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Maxwell Alexandre Resident SAM 2020

"Contemporary art is an elitist field and also a sign of social distinction among rich people. When everyone has a yacht, a helicopter and a huge house with a swimming pool, art becomes a reference point that marks you out as being more sophisticated." Maxwell Alexandre, 2019


Born into a Catholic family in Rocinha, one of Rio de Janeiro’s largest favelas, Maxwell Alexandre envisages painting as a “prophetic practice”. His immense and highly politicized compositions stage encounters between classic European painting, street art and mural painting. All these elements are remixed with the syncopated rhythms of hip-hop to resonate with the contemporary tensions of Brazil.

Scenes of confrontations with the police, sparkling gold chains, bathtubs full of cash, and symbols linked to Brazil’s twin religions of football and Catholicism: Maxwell Alexandre’s works act as chaotic cartographies that map out the complexity of life in Rio de Janeiro. In these landscapes of fragmented and unfinished faces, bodies shift, dance, and bump up against one another. Scenes drawn from the daily life of the artist and his community blend with everyday icons such as the black Power Ranger, the signs and symbols of advertising and branding like those of Danone’s dairy products, and Capri and the inflatable plastic swimming pools that dot the roof-terraces of the favelas. We also encounter iconic personalities like Biggie and Tupac prior to their deadly feud or Jay-Z and Beyoncé on their visit to the Louvre, as well as political figures like Marielle Franco, a black lesbian politician assassinated in 2019. Through his compositions, Maxwell Alexandre offers an empowering image of emancipated Afro-Brazilians set against a backdrop of the American dream. As he explains, “Sometimes racism needs to be hit smack in the fact, but I’m not brave enough to hit anyone, so I use paint.”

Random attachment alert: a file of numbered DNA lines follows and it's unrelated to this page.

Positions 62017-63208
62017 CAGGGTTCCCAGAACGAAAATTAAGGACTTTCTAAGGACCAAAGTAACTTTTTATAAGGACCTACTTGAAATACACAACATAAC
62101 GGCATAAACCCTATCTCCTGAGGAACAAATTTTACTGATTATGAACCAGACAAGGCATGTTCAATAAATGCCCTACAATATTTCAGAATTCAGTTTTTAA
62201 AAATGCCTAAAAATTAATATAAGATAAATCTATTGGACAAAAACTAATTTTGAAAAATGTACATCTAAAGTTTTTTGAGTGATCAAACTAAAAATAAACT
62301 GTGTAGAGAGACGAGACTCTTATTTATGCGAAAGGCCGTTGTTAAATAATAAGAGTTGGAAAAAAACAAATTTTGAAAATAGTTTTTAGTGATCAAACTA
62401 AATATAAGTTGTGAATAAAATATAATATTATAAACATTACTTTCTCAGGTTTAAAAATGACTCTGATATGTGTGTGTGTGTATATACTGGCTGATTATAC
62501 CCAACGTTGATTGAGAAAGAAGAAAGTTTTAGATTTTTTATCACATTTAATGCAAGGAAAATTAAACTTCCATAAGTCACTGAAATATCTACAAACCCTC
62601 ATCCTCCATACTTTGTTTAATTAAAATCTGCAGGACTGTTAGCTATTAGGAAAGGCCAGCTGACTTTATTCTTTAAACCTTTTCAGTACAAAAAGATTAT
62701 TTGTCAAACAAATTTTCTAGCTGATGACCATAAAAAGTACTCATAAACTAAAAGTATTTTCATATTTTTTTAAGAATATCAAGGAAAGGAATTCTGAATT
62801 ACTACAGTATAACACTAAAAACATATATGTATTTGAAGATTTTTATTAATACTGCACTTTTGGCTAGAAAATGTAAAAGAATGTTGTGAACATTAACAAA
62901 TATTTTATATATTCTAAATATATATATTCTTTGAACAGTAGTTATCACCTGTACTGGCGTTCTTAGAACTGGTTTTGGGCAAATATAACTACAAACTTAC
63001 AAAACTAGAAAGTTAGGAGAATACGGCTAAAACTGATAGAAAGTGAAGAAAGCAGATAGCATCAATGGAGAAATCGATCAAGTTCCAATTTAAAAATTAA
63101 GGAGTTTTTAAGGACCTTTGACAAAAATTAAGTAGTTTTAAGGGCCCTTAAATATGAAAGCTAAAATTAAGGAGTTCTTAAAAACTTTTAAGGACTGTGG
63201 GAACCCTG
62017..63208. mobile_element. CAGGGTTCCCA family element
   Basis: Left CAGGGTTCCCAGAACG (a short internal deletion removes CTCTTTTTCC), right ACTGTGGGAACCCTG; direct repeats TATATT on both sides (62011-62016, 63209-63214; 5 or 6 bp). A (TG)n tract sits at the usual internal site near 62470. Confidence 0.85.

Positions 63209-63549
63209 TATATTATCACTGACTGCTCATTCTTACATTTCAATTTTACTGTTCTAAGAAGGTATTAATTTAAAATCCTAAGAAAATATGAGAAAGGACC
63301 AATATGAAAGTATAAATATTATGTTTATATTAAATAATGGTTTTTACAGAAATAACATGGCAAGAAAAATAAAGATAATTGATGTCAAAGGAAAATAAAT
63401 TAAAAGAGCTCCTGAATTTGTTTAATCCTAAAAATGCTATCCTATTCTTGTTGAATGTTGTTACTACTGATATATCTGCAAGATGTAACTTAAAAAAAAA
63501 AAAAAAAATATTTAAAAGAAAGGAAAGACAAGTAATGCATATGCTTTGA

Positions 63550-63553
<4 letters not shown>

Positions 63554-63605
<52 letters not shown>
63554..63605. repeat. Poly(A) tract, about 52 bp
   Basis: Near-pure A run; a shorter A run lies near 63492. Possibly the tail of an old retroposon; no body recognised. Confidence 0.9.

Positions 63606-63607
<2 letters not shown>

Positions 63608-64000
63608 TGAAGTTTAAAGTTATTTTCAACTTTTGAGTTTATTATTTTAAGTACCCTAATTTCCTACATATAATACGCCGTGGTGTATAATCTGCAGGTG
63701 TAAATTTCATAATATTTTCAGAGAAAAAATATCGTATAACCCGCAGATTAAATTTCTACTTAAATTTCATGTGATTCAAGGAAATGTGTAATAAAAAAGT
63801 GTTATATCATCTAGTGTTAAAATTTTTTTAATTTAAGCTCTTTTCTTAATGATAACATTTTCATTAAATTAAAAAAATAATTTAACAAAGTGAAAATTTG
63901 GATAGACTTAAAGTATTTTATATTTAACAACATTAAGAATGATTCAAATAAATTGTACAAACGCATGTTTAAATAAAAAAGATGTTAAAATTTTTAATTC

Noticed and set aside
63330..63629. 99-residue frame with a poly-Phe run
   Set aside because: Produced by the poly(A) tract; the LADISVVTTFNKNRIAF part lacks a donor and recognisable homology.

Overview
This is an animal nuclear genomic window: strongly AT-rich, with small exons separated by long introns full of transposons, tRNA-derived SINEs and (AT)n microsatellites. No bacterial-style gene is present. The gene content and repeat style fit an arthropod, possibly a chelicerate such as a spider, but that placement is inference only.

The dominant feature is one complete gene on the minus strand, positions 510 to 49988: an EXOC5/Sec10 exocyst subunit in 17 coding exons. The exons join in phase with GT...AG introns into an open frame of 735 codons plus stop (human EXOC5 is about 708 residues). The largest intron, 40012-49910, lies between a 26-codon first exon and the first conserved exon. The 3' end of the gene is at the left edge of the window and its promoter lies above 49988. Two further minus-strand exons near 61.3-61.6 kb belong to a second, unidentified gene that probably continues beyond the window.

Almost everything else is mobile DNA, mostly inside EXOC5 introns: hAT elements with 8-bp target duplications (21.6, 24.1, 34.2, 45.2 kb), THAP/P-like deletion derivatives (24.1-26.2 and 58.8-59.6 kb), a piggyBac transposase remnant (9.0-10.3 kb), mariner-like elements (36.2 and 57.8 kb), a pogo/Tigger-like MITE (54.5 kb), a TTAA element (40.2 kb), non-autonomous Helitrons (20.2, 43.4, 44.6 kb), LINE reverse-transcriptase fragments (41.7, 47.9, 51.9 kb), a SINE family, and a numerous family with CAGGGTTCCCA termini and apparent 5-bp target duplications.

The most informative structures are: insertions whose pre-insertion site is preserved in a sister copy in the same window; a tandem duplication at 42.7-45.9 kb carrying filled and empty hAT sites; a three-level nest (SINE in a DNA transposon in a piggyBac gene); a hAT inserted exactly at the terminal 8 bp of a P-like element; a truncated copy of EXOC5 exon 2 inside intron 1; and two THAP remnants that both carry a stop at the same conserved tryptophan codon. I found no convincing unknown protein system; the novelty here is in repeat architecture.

Following on from a residency in Paris as part of the Sam Art Project, Maxwell Alexandre will present “New Power” at the Palais de Tokyo, an exhibition which targets the contemporary art world and its markets, galleries and other “white spaces” as sites of power where racial and social struggles are reified. “Pretos no topo [Blacks at the top] has become a slogan in local rap. At first, I analyzed this phenomenon from a distance but later I wanted to show how it extends into contemporary art and to emphasize that this is where the winners are, because this is where the intellectual capital is concentrated. It is not just about money but about controlling the narrative and the image. Occupying and controlling these spaces is the consequence of a power pact. We [Black people] need to be attentive to these venues, which were designed so that we wouldn’t get to see them: we need to be physically present, to attend the vernissages, to go to galleries and museums, to get to know about art, to be consumers of this culture in all its forms.”

A former professional rollerblader, Maxwell Alexandre graduated from PUC-RJ (The Pontifical Catholic University of Rio de Janeiro) in 2016. He organized his artistic baptism in 2018 with his first exhibition, which blended painting with performance and featured the rapper BK as priest and master of ceremonies. He also founded the “Church of the Kingdom of Art” (also known as “A Noiva” [“The Bride”]), which supports alternative Brazilian art practices. His work features in the collections of the Pinacoteca do Estado de São Paulo, the MASP (São Paulo Museum of Art) and the MAR (the Rio Art Museum). He has undertaken residencies at the Delfina Foundation (London, 2018) and the Mac Lyon (Lyon, 2019). He has also collaborated with A gentil Carioca (Rio de Janeiro) and David Zwirner.


Curator: Hugo Vitrani


From 26/11/2021 to 20/03/2022

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